The provenance of certain Daniel manuscripts, including those most recently located, is of considerable interest. The family papers which ought to offer the greatest possibilities for the discovery of his manuscripts are clearly those of the Clifford family, whose patronage Daniel enjoyed for many years. Lady Anne Clifford (1590-1676), to whom Daniel was tutor, is reported to have had manuscripts of works by Daniel among her ‘evidences’ and to have quoted on occasions from (evidently unpublished) works of his, but details of these manuscripts are unfortunately few (see DaS 3, DaS 14, DaS 23, DaS 29, and also DaS 45, which was presented to Lady Anne's mother). In a celebrated triptych of the Clifford family (now in the Abbot Hall Art Gallery, Kendal) Lady Anne is depicted standing before a bookshelf, above which is a portrait of Daniel, and the books on the shelves include Daniel's Collection of History and his Works (1623). Reproductions of this this painting include those in George C. Williamson, Lady Anne Clifford (Kendal, 1922), frontispiece, and in Martin Holmes, Proud Northern Lady: Lady Anne Clifford, 1590-1676 (London, 1975), after p. 118. The Cliffords had several family seats (notably Brougham Castle, Appleby Castle and Skipton Castle) and successive generations married into other eminent families. These circumstances, together with later disturbances (including possible rearrangements of manuscripts made before 1922 by George C. Williamson), have resulted in widespread dispersal of the Clifford Papers and in incomplete and sometimes confusing information about them. Some (such as DaS 29) have been sold from time to time; others (such as DaS 45, last seen at Appleby Castle just before 1930) are unaccounted for; but substantial collections are now in the Cumbria Record Offices at Carlisle and Kendal, and in the custody of the Yorkshire Archaeological Society. Except for DaS 29, no manuscripts here relating to Daniel have yet come to light.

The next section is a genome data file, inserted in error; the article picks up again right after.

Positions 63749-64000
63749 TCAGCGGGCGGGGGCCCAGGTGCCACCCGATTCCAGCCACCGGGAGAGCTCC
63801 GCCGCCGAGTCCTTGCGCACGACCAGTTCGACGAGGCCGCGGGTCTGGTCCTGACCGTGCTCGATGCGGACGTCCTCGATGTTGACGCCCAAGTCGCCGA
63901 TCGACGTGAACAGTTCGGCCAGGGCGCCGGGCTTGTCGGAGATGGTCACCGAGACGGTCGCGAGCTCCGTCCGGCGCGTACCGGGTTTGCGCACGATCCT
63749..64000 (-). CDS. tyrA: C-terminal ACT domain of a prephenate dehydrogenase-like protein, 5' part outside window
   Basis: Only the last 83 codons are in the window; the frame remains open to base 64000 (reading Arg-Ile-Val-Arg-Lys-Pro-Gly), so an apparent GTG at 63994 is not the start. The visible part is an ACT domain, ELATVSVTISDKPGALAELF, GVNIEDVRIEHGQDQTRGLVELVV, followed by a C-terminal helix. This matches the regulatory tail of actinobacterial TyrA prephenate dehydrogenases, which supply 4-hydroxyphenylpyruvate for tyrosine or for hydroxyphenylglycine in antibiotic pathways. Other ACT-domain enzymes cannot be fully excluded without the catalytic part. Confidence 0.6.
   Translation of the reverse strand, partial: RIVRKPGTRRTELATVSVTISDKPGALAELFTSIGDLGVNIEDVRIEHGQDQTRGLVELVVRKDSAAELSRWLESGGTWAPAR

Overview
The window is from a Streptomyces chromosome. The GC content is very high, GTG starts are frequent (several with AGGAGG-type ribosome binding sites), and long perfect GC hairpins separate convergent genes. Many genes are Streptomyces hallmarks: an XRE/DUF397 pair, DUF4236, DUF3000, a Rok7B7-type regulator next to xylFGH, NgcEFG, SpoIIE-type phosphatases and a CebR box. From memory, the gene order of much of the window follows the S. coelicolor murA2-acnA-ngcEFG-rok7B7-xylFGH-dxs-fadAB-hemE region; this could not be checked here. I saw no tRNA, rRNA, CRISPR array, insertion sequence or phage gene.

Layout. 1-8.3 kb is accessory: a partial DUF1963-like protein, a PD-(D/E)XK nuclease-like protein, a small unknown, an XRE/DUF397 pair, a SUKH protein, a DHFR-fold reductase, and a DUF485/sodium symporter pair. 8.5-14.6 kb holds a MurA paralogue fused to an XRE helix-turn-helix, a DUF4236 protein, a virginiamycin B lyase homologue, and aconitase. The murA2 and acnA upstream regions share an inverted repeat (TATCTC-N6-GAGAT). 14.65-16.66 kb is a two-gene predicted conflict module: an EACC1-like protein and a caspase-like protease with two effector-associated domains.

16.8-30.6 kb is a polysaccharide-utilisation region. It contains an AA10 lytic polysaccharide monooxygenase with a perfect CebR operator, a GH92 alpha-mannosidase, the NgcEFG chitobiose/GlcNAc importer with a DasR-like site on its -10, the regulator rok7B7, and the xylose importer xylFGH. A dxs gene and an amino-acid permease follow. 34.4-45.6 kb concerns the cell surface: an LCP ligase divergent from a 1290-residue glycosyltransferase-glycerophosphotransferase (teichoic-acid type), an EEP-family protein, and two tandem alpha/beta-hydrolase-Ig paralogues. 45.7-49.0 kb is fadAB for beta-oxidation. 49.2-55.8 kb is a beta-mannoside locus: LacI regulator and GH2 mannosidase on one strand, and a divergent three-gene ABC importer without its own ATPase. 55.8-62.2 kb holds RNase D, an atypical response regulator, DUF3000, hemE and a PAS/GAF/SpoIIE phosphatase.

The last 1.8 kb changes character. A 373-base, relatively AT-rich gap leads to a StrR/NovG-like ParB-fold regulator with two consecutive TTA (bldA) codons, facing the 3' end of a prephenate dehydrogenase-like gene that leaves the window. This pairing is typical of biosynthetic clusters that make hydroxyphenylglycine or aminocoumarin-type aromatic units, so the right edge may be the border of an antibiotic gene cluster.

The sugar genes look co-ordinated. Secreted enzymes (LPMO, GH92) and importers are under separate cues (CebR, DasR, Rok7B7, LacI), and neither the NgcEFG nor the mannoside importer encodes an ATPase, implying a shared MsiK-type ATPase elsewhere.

Another line of enquiry concerns papers of the Kerr family (Lothian Manuscripts). In a letter to Sir Robert Kerr, 7 June 1621, William Drummond referred to the imperfect manuscript of Hymens Triumph (‘both wanting the Title and hauing no Chorus’) which he possessed (*DaS 49) and asked Kerr ‘if there were a more Perfect Coppye among the authors Papers’ since Daniel ‘dying as I heare bequeathed to you his scrolls’ (National Archives of Scotland, GD40/13, f. 26; printed in Correspondence of Sir Robert Kerr, First Earl of Ancram, ed. David Laing (Edinburgh, 1875), I, 24-5). Papers of the Kerr family (ennobled by the Earldom and, later, the Marquessate of Lothian) have been widely dispersed; some in modern times being sold at auction, some retained at Melbourne Hall, Derbyshire, the Coke Papers now in the British Library, and others (from Newbattle Abbey) now in the National Archives of Scotland and in the National Library of Scotland. One Daniel MS — the Appendix to his Collection of History (*DaS 43) — was discovered by John Pitcher among Lothian manuscripts in the last-named repository.